The 29th production of Shakespeare on the Green is underway at University of Nebraska at Omaha (UNO). The annual summer event brings tens-of-thousands to the UNO campus, and is the flagship production of Shakespeare Nebraska’s year-round schedule of engagements.
For 16 years, UNO alumnus Vincent Carlson-Brown has worked with Shakespeare Nebraska with this marking his third year as the organization’s artistic director. Carlson-Brown received his Bachelor of Arts in Theatre in 2004 and is currently working on his Master of Arts in British Literature at UNO.
“Shakespeare wrote for a company of actors,” Carlson-Brown says. “He wrote each of his plays with a specific actor in mind to play each part. So I primarily look at two things when deciding which two plays will be performed: content and cast ability.”
In terms of content, Carlson-Brown likes to show off Shakespeare’s range of literary scope, selecting a comedy opposite a drama or a tragedy opposite a romance. While making his selection, he does so on the basis of the company’s demographics and numerical ability to perform both plays.
In the spirit of Shakespeare’s infinite interpretability, Carlson-Brown adds yet another dimension to his selection process: He looks for kindred plays connected by a common motif.
“For this year we’re talking about going from civilization to chaos or from community to isolation,” he says. “In Othello we go from a civilization (Venice) to an outpost where barbarism, jealousy and all these other tragic things are happening. In As You Like It, it’s a similar theme but it’s told with a positive light. We go from the court – where it’s a rigid, limiting, and structured part of society – to the forest where the characters get to explore things that were previously inaccessible to them. So the plays are thematically parallel to each other even though the content is drastically different.”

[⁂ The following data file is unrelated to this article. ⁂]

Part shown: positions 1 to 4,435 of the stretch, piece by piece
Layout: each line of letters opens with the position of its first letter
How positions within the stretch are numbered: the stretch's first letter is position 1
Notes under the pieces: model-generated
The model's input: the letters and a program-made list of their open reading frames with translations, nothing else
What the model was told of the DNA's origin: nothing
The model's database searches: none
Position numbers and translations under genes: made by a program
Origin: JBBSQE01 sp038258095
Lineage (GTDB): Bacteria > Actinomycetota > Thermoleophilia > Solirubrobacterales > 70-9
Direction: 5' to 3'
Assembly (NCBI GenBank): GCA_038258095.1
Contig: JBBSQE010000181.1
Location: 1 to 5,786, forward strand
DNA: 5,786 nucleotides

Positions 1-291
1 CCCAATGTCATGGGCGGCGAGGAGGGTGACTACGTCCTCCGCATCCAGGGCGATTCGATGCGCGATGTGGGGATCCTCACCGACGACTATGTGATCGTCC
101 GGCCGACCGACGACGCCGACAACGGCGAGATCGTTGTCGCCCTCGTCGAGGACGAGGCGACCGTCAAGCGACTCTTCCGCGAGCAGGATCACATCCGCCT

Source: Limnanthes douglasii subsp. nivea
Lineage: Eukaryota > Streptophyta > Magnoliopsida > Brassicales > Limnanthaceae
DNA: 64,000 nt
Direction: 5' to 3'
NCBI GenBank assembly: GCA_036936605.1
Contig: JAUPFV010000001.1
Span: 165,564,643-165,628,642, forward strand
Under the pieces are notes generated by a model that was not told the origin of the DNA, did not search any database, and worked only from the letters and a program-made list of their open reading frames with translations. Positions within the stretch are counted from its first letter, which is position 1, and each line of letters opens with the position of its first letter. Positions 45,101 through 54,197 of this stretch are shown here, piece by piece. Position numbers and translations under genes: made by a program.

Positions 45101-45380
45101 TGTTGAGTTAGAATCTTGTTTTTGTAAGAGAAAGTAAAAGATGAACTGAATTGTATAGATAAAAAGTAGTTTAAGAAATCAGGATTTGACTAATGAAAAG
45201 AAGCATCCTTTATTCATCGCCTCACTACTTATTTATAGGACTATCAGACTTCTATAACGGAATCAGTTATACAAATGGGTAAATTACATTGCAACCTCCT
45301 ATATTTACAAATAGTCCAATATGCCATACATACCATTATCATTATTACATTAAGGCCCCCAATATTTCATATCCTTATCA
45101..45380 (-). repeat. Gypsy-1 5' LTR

Carlson-Brown says when he got to UNO and became involved in Nebraska Shakespeare, theatre really began to materialize as something he wanted to pursue as a career. This interest in theatre and Shakespeare was compounded when he began choreographing fight scenes for the annual event.
“As a type, I’m the villain, I’m the fighter; I’m the one who gets in the way of the two lovers,” he says. “Getting involved with the fighting scenes of Shakespeare really peaked my passion, it was like being in sports again,” he said.
As the artistic director and out of an affinity for Shakespeare’s lesser-known works, Carlson-Brown developed another avenue of presenting Shakespeare called the Director’s Reading.
“Shakespeare has a large body of work, and often times these types festivals can adopt a narrow focus producing the twelve or so plays that they think are most popular,” he says. “I’m actually attracted to all his works and those of his works that are lesser known. It’s a low-risk way of introducing people to these more peripheral plays and creating a way to solicit feedback on the crowd’s desire to see them fully produced in the Shakespeare on the Green venue.”
Remaining Shakespeare on the Green performances are as follows:
“As You Like It” – July 2, & 5
“Othello” – July 3